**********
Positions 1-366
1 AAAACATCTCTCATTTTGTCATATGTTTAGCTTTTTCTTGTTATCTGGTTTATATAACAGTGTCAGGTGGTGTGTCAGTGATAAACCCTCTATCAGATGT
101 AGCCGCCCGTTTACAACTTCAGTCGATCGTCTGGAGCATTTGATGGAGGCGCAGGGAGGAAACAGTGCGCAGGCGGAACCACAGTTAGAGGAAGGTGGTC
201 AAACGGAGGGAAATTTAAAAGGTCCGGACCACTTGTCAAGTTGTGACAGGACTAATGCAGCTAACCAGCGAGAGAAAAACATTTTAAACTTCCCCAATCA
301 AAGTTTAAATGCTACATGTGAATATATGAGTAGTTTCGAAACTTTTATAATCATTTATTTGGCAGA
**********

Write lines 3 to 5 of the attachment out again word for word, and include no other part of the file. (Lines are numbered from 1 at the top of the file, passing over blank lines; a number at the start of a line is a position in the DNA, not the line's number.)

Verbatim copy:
101 AGCCGCCCGTTTACAACTTCAGTCGATCGTCTGGAGCATTTGATGGAGGCGCAGGGAGGAAACAGTGCGCAGGCGGAACCACAGTTAGAGGAAGGTGGTC
201 AAACGGAGGGAAATTTAAAAGGTCCGGACCACTTGTCAAGTTGTGACAGGACTAATGCAGCTAACCAGCGAGAGAAAAACATTTTAAACTTCCCCAATCA
301 AAGTTTAAATGCTACATGTGAATATATGAGTAGTTTCGAAACTTTTATAATCATTTATTTGGCAGA